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Interactions between oaks and the oak processionary moth, Thaumetopoea processionea L . : from trees to forest

Abstract : Forest ecosystems provide a series of ecosystem services that can be threatened by pest insects. Maintaining forest health is therefore a major challenge of forest management that requires a sound understanding of tree-pest interactions. In this context, we investigated oak resistance (and its drivers) to a pest insect, the oak processionary moth (OPM), Thaumetopoea processionea.The OPM is a specialist herbivore feeding on oaks in Europe. It is responsible for significant defoliation, in addition to serious urtication in forest users and practitioners. Through a series of observations and experiments carried out at several levels of integration (from tree to forest stand levels), we investigated the response of this insect to various ecological factors involved in oak resistance: forest stand species composition, tree neighbourhood effects and leaf traits potentially associated with defence.Forest species composition has well documented effects on tree resistance to herbivores. For a given species, trees are generally less attacked in mixtures than in pure stands (i.e. associational resistance). But the opposite - associational susceptibility - also exists. We tested whether tree species diversity generated associational resistance to OPM, by comparing abundance and damage on the pedunculate (Quercus robur) and sessile oaks (Q. petraea) in pure and mixed stands. We also investigated the underlying mechanisms, by characterizing the leaf traits involved in the variability of OPM performance. Finally, we focused on the genetic and environmental causes of inter-individual variability in the expression of these traits.First, we found that Q. petraea was generally more susceptible to the OPM than Q. robur. Stands dominated by Q. petraea attracted more OPM moths, Q. petraea suffered more defoliation, and OPM larvae had greater survival and weight gain on this species. We also found greater susceptibility of both oak species in pure stands as compared to mixed stands, particularly those associating an oak with another non-host species. Second, we investigated the mechanisms conferring greater resistance to Q. robur and to mixed stands by quantifying leaf chemical and developmental traits involved in oak-OPM interactions. The synchronization between leaf development and larval development also appeared to be a key factor determining the OPM performance. The concentration of leaf chemical defences was positively correlated with OPM consumption rate, suggesting a compensatory feeding response to maintain OPM growth rate on well-defended leaves. Leaf traits involved in oak-OPM interactions were partially determined by the identity of oak neighbours. Third, we found evidence that OPM performance was partially under the genetic control of their host trees in Q. robur.Overall, these results built toward a better understanding of the processes involved in the effect of tree species mixture on the damage caused by pest insects and provide new avenues to guide oak stand management for improved resistance to OPM. Based on the results of this study, it would seem preferable to favour Q. robur in oak stands because it is less attractive and more resistant to OPM attacks, both in the field and in the laboratory. However, this statement goes against current recommendations to use Q. petraea to adapt the oak to the increased risk of water deficit and therefore adds to complexity of managing forests for resistance to multiple-interacting stresses.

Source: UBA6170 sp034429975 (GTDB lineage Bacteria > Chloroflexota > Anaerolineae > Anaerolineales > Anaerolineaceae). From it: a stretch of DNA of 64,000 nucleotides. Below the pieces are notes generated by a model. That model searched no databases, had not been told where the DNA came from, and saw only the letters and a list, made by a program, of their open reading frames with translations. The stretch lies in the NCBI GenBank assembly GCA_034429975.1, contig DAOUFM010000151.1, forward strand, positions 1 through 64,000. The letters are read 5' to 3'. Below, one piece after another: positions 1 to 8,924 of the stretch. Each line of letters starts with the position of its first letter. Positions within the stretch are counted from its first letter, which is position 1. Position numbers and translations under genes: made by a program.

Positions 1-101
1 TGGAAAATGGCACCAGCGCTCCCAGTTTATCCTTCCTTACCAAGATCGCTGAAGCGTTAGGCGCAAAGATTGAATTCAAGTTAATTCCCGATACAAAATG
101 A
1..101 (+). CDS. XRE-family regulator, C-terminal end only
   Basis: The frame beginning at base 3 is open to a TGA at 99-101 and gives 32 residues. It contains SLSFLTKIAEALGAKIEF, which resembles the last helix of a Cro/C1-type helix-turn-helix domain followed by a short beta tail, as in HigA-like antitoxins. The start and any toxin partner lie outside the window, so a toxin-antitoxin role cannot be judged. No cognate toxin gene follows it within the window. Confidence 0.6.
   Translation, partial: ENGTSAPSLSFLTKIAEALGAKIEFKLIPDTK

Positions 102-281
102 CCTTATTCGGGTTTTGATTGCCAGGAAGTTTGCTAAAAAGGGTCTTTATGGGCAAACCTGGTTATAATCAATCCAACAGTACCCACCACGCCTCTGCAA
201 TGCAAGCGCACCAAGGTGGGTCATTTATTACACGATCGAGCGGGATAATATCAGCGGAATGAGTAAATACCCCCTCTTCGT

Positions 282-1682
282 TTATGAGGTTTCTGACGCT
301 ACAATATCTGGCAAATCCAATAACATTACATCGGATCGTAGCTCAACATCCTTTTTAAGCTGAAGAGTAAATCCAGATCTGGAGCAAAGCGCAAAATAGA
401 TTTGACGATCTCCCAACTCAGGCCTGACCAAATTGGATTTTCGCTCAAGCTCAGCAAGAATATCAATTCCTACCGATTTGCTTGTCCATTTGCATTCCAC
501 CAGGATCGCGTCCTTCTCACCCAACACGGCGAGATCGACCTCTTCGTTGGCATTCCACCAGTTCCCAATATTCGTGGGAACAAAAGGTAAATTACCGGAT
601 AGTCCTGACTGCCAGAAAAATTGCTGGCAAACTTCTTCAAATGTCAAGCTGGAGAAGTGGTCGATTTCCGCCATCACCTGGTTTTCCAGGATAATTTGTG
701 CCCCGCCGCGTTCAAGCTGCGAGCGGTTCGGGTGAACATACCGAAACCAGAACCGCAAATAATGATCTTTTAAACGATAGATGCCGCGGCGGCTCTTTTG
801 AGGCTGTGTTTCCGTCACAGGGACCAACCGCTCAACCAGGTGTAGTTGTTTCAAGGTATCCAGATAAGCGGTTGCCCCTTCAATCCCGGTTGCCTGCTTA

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Thomas Damestoy. Interactions between oaks and the oak processionary moth, Thaumetopoea processionea L . : from trees to forest. Biodiversity and Ecology. Université de Bordeaux, 2019. English. ⟨NNT : 2019BORD0220⟩. ⟨tel-02446138v2⟩

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